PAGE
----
I was enthralled with the number of free titles available, however. I discovered that lots of authors give away books to drum up sales. Some classics that are past their copyright limitations are also free, as well. I found quite a bit in the free department that might interest me. However, many of these books are also in my library’s system so I can still read them for free. Once I removed the ones I could get from the library I wasn’t left with enough books to justify the eReader’s price tag.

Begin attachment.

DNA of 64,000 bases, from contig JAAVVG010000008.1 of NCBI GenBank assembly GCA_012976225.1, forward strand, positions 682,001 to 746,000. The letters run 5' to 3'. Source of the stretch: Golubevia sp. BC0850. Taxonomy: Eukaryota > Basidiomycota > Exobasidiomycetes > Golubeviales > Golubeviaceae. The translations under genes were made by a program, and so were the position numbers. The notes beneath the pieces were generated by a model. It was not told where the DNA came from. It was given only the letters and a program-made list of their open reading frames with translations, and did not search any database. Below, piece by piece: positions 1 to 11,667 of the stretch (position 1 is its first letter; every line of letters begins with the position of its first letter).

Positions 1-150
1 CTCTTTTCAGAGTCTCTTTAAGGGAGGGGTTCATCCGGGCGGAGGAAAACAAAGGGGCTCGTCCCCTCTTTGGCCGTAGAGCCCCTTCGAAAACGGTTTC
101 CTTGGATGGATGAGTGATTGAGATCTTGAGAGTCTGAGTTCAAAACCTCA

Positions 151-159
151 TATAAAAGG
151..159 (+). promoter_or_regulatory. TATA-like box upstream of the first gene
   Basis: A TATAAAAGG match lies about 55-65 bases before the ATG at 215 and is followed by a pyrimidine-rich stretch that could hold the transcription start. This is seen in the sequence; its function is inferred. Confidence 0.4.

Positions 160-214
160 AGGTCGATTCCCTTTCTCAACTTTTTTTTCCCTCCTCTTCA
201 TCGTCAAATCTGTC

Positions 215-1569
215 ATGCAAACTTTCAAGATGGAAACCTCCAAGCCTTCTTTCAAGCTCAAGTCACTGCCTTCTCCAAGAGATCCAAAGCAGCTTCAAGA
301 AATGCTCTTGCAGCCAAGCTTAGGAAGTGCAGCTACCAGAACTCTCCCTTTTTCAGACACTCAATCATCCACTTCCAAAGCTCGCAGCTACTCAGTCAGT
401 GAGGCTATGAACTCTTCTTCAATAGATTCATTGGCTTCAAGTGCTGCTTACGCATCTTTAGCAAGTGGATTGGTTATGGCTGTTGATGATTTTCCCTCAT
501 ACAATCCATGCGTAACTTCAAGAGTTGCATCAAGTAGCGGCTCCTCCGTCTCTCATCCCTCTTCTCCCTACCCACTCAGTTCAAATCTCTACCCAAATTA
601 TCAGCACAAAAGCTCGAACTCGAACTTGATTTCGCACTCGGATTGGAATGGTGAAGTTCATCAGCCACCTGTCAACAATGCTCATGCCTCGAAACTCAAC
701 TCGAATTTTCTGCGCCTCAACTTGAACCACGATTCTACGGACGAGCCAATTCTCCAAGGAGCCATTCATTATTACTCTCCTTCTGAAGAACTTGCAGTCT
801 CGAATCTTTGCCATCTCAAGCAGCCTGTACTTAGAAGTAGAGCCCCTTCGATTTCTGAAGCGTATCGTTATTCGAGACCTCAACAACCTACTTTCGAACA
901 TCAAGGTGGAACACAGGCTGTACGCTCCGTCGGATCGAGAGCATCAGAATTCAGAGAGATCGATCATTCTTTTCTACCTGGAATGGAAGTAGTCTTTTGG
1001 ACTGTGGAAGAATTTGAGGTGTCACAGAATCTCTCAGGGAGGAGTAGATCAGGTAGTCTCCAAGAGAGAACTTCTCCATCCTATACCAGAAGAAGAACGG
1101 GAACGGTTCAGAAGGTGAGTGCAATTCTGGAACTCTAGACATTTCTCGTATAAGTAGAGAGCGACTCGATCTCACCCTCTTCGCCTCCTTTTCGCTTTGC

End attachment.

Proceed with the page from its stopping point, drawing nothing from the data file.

There are other drawbacks, too. I’m not thrilled with the idea that not all eReaders use the same format. It means that I’m what I can buy and where is determined by the unit I choose. I’m also not happy that my purchases may one day be incompatible with a newer version of the eReader. A print book is always compatible and you don’t have to re-buy it if a new model comes out. And it makes me nervous that Amazon or Barnes and Noble could, technically, remove purchases from my unit without warning in the event of a rights dispute (Amazon did this with Orwell’s 1984). Then there is the issue of digital rights management. I can’t discover a great book and then pass it on to a friend as I can with a print book. If I want to loan out a book, I have to loan out my whole eReader. And when the day comes when I’m finally done with an eBook, I can’t sell it at a yard sale or donate it to the library for a tax deduction as I can with paper books. I don’t get a fortune back by doing this, but it is a little money that an eReader can no longer save me.